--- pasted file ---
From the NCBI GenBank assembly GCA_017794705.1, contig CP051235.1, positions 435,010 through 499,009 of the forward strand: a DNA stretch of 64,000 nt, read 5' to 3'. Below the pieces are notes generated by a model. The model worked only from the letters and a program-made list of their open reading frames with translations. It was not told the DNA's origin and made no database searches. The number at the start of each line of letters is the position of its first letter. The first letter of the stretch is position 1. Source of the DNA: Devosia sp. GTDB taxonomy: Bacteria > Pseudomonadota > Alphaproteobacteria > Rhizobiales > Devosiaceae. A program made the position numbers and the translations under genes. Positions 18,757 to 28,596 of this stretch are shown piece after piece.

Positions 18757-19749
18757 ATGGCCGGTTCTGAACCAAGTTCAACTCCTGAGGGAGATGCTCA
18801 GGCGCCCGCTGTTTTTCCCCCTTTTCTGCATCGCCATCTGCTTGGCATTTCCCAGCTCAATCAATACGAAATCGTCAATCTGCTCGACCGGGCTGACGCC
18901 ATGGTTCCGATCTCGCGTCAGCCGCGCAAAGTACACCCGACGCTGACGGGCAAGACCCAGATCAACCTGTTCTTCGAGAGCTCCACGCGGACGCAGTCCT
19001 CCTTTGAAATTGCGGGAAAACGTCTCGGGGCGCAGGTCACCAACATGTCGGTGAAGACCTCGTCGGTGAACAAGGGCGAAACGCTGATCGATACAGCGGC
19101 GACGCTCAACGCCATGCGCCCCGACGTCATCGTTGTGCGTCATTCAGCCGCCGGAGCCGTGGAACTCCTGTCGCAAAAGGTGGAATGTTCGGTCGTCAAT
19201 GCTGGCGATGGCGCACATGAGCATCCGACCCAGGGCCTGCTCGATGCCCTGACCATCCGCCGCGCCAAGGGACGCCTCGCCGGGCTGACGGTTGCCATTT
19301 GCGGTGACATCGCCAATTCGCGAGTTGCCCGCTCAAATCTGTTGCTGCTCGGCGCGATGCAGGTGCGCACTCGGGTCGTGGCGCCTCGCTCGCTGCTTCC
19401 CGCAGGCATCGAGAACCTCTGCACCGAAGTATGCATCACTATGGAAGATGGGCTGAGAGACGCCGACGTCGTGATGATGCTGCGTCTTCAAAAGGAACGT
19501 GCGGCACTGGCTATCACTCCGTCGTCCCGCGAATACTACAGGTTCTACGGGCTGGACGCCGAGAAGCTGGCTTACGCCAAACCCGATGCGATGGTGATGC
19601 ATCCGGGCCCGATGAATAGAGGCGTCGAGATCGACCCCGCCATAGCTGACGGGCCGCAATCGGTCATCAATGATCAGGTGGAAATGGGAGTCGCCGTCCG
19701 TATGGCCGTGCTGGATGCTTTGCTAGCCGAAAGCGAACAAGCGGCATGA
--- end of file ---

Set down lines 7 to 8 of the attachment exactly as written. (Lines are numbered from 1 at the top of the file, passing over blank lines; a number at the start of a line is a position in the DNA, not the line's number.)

19101 GACGCTCAACGCCATGCGCCCCGACGTCATCGTTGTGCGTCATTCAGCCGCCGGAGCCGTGGAACTCCTGTCGCAAAAGGTGGAATGTTCGGTCGTCAAT
19201 GCTGGCGATGGCGCACATGAGCATCCGACCCAGGGCCTGCTCGATGCCCTGACCATCCGCCGCGCCAAGGGACGCCTCGCCGGGCTGACGGTTGCCATTT